2) South African share prices and growth don't depend on the value of the Rand. If the Rand weakens, your local shares stay the same and your foreign shares make money from the exchange rate. However, if the Rand strengthens, you lose on Foreign shares, but not on local shares. Hence, local shares decrease your downside risk if the Rand strengthens. In other words, local shares reduce your currency exposure risk.

     

    With regards to local ETFs, it's anyone's guess which ones will do best. Vanilla ETFs such as STX40 have probably been the ETF of choice up till now, but it has extreme exposure risk due to the heavy weighting of a few companies at the top of its constituent list. Smart Beta's like Coreshare's SMART just haven't lived up to their promises. And then globally, the momentum factor is consistently being shown to perform better than other ETF methodologies, so NFEMOM is probably not a bad choice. CTOP50 is an attempt at doing a top 50 without the concentration risk, which is probably also not a bad idea either.  But I think any combination of STX40/CTOP50 and NFEMOM is good.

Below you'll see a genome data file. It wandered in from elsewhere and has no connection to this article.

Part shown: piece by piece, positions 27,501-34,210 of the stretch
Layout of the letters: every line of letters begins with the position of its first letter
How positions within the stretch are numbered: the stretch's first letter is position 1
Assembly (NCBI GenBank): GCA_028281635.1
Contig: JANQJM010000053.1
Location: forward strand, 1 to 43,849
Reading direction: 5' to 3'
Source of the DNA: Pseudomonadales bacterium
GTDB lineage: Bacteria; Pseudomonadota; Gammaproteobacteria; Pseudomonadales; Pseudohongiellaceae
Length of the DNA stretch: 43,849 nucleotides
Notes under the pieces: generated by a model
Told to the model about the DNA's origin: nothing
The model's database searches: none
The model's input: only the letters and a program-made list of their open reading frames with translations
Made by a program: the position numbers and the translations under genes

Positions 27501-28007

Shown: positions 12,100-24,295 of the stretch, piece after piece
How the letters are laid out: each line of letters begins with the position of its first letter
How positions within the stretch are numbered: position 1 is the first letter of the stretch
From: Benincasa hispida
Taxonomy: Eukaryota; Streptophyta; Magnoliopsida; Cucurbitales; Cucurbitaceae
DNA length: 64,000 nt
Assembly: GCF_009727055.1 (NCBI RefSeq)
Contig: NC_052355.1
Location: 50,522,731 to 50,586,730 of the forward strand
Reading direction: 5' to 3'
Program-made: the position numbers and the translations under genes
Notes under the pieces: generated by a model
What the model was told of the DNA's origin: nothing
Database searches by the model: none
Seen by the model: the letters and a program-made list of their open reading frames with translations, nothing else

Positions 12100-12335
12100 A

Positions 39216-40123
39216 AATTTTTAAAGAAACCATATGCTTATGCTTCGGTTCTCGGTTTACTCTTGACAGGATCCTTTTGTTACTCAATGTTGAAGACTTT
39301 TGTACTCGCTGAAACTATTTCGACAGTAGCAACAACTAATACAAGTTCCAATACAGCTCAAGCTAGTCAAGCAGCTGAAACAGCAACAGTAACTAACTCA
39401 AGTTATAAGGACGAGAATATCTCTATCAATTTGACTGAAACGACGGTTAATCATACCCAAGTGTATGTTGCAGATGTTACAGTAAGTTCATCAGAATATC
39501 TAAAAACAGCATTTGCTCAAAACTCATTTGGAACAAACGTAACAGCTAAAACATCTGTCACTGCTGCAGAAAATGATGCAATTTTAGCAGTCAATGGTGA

• Thanks 1
  10. A few things to think about:

     

    1) Why do you want to sell ASHGEQ in favour of STXWDM? A quick graph comparing the two may suggest that STXWDM is outperforming ASHGEQ, but this is not the case, since ASHGEQ pays dividends, but STXWDM does not. Despite the higher TER for ASHGEQ, the graph looks different once you plot the total return for both. In the graph below (since the inception of STXWDM), the dark blue line shows ASHGEQ before dividends. the light blue line is STXWDM total return, and the grey line is ASHGEQ total return (the return once dividends are included). The longer the time period, the better ASHGEQ has been doing compared to STXWDM (the grey line rather than the dark blue should be considered for the full picture).

     

    (Click on the graph to zoom)

     

    image.thumb.png.4689faf696d9ca60e38991752dab2976.png